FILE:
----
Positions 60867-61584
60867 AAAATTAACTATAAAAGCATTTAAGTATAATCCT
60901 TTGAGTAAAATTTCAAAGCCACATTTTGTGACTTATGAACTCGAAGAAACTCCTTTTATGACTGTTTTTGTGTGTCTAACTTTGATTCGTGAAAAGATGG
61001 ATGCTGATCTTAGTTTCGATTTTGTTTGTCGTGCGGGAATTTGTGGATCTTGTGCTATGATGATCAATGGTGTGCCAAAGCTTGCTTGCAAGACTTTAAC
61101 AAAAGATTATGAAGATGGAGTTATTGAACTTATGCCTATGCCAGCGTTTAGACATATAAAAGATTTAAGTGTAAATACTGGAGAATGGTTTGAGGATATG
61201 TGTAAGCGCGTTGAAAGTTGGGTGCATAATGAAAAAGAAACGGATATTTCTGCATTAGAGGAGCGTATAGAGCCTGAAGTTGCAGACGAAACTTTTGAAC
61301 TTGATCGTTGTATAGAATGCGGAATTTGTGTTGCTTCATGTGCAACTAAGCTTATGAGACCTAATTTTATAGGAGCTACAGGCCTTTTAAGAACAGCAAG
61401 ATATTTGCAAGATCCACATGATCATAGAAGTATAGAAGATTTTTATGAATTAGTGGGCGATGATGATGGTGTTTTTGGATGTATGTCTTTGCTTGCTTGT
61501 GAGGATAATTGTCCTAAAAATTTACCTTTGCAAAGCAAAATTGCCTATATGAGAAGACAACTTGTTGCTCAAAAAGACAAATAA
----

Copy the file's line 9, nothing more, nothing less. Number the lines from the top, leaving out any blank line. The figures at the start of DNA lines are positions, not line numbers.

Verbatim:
61501 GAGGATAATTGTCCTAAAAATTTACCTTTGCAAAGCAAAATTGCCTATATGAGAAGACAACTTGTTGCTCAAAAAGACAAATAA